The message was heard by an estimated 1 billion people on Earth.
The Apollo 8 mission, which set forth into space on December 21, 1968, was critical in leading to an actual lunar landing just shy of seven months later.
The three astronauts onboard – Air Force Col. Frank Borman, the mission commander; Navy Capt. James A. Lovell Jr., the command module pilot; and Air Force Major William A. Anders – were on a mission designed to come within about 70 miles of the moon, orbit it several times, and return home safely.
They brought with them a television camera with which to capture their feats. Feats which included:
- Being the first humans – American or Russian – to leave Earth’s gravitational field.
- The first humans to see the dark side of the moon.
- The first to enter lunar orbit.
They were also the first to see planet Earth in its entirety from its celestial counterpart, captured in Anders’ “Earthrise” photo.
#Apollo8 astronaut Bill Anders took the “Earthrise” photo 50 years ago #OnThisDay. Learn more in #ChasingTheMoonPBS from @AmExperiencePBS, coming summer 2019. https://t.co/S1L1QbCbGH pic.twitter.com/vqNzwdHfu3
— PBS (@PBS) December 24, 2018
1968 Was a Tumultuous Time – Apollo 8’s Christmas Message Helped Heal
The Apollo 8 Christmas message was one that helped heal America in a rather difficult year.
Anti-war protests had swept the nation as caskets upon caskets of war casualties were returning home from Vietnam.
In March, President Lyndon B. Johnson appeared on national television to announce that he was scaling down bombing efforts and would not seek reelection due to “division in the American house.”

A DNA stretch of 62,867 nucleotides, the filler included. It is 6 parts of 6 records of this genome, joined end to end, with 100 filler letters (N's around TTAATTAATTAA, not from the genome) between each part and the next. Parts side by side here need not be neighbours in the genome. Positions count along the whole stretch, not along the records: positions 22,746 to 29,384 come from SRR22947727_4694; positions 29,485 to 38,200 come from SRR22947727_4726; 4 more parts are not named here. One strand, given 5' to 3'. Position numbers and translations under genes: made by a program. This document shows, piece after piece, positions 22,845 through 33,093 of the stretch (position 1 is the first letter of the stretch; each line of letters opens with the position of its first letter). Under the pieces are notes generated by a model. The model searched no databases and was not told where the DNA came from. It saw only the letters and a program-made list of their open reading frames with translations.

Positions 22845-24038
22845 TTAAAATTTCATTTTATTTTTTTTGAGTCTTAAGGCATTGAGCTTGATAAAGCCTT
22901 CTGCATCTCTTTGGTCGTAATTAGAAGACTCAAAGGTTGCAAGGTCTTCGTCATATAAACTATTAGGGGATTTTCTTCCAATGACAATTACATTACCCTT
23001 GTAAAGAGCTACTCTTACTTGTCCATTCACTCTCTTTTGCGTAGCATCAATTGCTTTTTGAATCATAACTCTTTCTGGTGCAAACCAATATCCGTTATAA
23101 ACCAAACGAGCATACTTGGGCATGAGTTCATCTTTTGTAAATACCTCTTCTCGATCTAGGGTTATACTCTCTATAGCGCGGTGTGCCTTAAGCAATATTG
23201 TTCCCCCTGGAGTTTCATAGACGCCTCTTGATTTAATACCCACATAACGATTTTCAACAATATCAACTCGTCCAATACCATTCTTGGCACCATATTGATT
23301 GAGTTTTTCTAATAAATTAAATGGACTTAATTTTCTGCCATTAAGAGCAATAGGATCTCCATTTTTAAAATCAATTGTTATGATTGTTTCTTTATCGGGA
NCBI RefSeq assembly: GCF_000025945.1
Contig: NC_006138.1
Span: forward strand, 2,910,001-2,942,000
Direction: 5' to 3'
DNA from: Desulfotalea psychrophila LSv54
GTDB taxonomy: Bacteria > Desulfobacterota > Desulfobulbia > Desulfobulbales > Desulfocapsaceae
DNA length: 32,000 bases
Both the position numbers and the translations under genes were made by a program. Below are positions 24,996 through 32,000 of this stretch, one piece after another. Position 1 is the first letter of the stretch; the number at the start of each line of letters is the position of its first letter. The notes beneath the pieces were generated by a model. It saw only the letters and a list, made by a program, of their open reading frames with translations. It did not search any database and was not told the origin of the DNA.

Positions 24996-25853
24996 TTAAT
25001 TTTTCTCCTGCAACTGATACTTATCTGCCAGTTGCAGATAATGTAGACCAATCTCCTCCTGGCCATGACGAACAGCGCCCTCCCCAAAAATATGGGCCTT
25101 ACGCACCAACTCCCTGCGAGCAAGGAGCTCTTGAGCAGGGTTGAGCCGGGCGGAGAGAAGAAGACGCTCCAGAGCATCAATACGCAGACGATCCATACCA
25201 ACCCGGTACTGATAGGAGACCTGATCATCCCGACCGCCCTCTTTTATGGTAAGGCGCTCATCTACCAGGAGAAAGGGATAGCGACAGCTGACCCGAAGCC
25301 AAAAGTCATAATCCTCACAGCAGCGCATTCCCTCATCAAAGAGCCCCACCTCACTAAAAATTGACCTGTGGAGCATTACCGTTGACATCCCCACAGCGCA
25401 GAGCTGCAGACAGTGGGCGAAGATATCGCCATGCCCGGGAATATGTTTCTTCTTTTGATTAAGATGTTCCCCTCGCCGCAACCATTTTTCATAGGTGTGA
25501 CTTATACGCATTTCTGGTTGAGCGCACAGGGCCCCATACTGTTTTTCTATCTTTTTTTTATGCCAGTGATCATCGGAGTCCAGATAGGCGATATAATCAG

Civil rights icon Martin Luther King had been assassinated in Memphis, Tennessee on April 4th.
Two months later, Robert F. Kennedy, a charismatic presidential candidate, was also assassinated.
The History channel writes that “race riots had broken out in cities across the country” and “yet citizens of all stripes united in support of Apollo 8.”
The mission’s Christmas message “which aired on Christmas Eve from about 9:30 to 10 p.m. EST, right in prime time,” brought together “an audience of about a billion” people.”
There was unity the likes of which had not been seen in quite some time.
It was #Christmas Eve in 1968 and millions were watching as Apollo 8 carried the first humans to orbit another world. The crew broadcasted live pics of Earth & moon as seen from their spacecraft. Relive this moment: https://t.co/IKZsTAUzoO pic.twitter.com/I6X7pxY7su
— NASA (@NASA) December 24, 2018
The Christmas Message
What took place just miles from the surface of the moon on December 24th, 1968, likely would never be aired in today’s anti-Christmas, anti-religion environment.
“We were told that on Christmas Eve we would have the largest audience that had ever listened to a human voice,” Borman recalled during the mission’s 40th-anniversary celebration in 2008.
“The only instructions that we got from NASA was to do something appropriate.”
So, each of the astronauts took turns reading a passage from the Book of Genesis.
Seasons Greetings to “all of you on the good Earth”
50 years ago today in 1968, the first crewed mission to the moon, Apollo 8, entered lunar orbit on Christmas Eve. Celebrate the #Apollo50 anniversary with us: https://t.co/cCM8VkDw6G pic.twitter.com/1X0D1JD6VU
— NASA (@NASA) December 24, 2018
“Good night, good luck, a Merry Christmas and God bless all of you, all of you on this good Earth,” Borman signed off after the reading.
Just after midnight on Christmas morning, the crew left lunar orbit and began the journey back home to Earth.
“Please be informed there is a Santa Claus,” Borman told an anxious mission control after the successful burn to send the crew back toward their beloved planet.
Read more at the Political Insider